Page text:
Special Treatment?

June 8, 2010

Earlier today, GM announced a recall of 1.5M vehicles and a few days ago Chrysler recalled 25,000 Dodge Caliber and Jeep Compass vehicles and nearly 700,000 Jeeps and minivans. In addition, GM had some recalls last year as well. Yet Toyota is the one that gets levied with a $16.4M fine?

I’m sensing that there might be a double standard here. The fine Toyota received is the largest fine issued to an auto company and it makes me wonder if all this was part of the recent increase in “Buy American” sentiment over the past couple of years. The Toyota issue didn’t make their cars that much more dangerous. Carnegie Mellon did a study that found that driving a recalled Toyota vehicle only increased the risk by 2% while walking instead of driving the recalled vehicle increased risk by 1900%. In summary, the Toyota recall ended up being exaggerated tremendously by the media and government.

Only time will tell now whether GM and Chrysler, both companies that the government has a stake in, will be subject to the same treatment Toyota had to deal with a few months ago.

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2 Responses to “Special Treatment?”

  1. Abbelani said

    To be fair, Toyota was fined for trying to cover up the defect by blaming it on carpet mats, even though they knew that wasn’t the case. That’s what they were fined for, it’s closer to corporate fraud than just a manufacturing mistake. Also the number of recalls that the media has blitzed through in the last couple of years is mind-boggling. Think it’s a decrease in the general safety of products out there, or a natural side-effect of continued innovation?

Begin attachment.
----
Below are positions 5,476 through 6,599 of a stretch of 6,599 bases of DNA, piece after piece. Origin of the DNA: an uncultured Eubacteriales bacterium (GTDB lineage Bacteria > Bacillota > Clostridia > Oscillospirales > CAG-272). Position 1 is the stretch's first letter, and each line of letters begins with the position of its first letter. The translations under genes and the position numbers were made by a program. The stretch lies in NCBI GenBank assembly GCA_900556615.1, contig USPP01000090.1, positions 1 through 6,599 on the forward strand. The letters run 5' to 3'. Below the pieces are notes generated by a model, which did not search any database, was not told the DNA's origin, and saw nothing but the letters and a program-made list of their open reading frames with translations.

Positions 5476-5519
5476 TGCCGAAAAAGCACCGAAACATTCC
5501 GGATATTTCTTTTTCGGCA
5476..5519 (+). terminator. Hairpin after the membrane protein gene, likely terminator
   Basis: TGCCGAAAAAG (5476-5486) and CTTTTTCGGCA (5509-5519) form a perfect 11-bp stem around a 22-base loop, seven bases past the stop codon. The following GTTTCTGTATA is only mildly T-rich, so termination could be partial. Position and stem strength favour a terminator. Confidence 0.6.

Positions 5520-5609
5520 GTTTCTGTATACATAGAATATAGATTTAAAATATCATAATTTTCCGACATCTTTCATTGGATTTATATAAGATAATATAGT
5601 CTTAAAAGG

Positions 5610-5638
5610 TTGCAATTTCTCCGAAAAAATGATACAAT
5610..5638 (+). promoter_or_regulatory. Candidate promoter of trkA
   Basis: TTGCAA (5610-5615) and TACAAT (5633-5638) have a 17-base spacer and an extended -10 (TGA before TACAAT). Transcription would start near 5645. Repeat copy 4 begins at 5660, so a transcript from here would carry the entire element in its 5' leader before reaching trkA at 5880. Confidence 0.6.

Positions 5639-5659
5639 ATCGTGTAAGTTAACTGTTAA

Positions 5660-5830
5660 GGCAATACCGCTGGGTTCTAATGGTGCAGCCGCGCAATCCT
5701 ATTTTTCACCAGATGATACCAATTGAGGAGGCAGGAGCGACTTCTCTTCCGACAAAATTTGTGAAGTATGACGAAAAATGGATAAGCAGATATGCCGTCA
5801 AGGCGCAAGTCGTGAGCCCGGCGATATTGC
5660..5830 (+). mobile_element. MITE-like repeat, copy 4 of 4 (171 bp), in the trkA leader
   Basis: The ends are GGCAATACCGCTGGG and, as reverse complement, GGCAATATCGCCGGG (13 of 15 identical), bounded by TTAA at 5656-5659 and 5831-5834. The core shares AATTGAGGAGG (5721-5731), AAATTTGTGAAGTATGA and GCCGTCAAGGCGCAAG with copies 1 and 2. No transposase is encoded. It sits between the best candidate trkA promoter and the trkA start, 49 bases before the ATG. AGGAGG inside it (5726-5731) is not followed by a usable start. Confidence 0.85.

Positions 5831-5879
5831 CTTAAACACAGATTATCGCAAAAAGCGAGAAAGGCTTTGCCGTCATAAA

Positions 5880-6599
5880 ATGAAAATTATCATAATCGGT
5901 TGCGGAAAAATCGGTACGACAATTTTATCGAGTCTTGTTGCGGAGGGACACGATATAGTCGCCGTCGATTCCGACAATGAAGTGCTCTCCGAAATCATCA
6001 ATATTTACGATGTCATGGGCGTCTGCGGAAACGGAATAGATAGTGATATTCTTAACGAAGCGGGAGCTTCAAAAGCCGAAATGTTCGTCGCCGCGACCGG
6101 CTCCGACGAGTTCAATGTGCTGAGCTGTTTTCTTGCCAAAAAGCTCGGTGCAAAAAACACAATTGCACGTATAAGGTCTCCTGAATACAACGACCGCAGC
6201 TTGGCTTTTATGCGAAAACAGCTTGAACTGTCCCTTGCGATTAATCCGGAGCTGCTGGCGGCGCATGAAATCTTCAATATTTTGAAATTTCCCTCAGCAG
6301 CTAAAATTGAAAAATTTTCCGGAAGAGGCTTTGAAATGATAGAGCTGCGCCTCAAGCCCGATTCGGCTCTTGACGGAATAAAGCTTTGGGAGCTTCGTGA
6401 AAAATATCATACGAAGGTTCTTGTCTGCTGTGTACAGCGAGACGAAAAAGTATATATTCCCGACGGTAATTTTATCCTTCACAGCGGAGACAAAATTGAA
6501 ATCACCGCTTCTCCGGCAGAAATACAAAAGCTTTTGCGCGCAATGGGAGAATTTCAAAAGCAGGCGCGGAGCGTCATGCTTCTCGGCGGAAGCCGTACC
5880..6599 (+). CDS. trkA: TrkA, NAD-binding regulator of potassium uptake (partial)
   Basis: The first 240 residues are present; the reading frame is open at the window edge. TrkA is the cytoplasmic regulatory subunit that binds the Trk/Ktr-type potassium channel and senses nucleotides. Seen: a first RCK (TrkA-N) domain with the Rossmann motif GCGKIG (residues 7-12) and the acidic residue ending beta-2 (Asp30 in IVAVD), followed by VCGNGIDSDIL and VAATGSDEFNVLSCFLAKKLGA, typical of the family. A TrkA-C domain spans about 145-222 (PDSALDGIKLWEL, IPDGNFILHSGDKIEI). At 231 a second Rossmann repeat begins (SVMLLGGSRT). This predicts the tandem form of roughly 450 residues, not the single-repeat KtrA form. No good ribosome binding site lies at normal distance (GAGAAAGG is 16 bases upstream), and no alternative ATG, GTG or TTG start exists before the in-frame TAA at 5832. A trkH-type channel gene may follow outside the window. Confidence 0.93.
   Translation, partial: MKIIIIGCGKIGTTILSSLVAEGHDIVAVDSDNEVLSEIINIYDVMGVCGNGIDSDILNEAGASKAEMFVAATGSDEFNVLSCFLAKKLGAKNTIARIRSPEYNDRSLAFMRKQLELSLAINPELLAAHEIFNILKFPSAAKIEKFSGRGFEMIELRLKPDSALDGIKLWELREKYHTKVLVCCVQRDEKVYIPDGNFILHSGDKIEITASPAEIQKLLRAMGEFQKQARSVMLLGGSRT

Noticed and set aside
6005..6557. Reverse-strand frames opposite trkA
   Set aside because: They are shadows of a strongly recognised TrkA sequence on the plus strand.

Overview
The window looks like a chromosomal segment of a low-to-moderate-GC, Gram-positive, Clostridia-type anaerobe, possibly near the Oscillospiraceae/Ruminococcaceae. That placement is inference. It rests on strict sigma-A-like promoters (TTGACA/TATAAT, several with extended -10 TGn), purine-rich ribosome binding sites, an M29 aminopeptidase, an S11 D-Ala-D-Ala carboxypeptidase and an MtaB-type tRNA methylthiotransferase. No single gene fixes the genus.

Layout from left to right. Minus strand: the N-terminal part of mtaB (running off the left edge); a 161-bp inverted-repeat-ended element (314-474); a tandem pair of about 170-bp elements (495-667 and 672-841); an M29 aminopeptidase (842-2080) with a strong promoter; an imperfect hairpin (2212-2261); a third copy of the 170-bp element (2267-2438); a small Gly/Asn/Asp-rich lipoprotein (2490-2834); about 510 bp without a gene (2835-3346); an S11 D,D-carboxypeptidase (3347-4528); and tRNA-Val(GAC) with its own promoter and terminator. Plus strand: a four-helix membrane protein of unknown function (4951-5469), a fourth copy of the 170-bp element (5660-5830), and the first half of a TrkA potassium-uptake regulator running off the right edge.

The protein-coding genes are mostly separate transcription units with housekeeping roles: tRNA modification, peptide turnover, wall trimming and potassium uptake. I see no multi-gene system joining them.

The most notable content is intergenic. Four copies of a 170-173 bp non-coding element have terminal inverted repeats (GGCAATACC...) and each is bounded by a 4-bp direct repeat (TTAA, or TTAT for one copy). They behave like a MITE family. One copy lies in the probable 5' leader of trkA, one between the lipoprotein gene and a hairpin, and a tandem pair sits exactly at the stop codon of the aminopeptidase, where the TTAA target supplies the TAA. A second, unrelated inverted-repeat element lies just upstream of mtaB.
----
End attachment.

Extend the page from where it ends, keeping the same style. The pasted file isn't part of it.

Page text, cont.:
• Ankur Gupta said

      Now was there actual evidence that Toyota knowingly knew it wasn’t the carpet mats? I haven’t run across anything that said that and the carpet mats sounds like a valid initial reasoning. Also, I remember reading that Toyota wasn’t able to recreate the problem in their labs. I overheard someone talk about how their family member worked in Toyota’s QC department and confirmed that the problem couldn’t be recreated…I don’t know how valid that source would be though.

      That is a good question you bring up though. I think it is a natural side effect of innovation because as these cooler technologies come out, more people want them and more people end up having them. But because they are still new, they haven’t been fully tested so a few small issues can lead to these massive recalls. If software could be recalled, then I would say the analogy would be Google Wave or Google Buzz.

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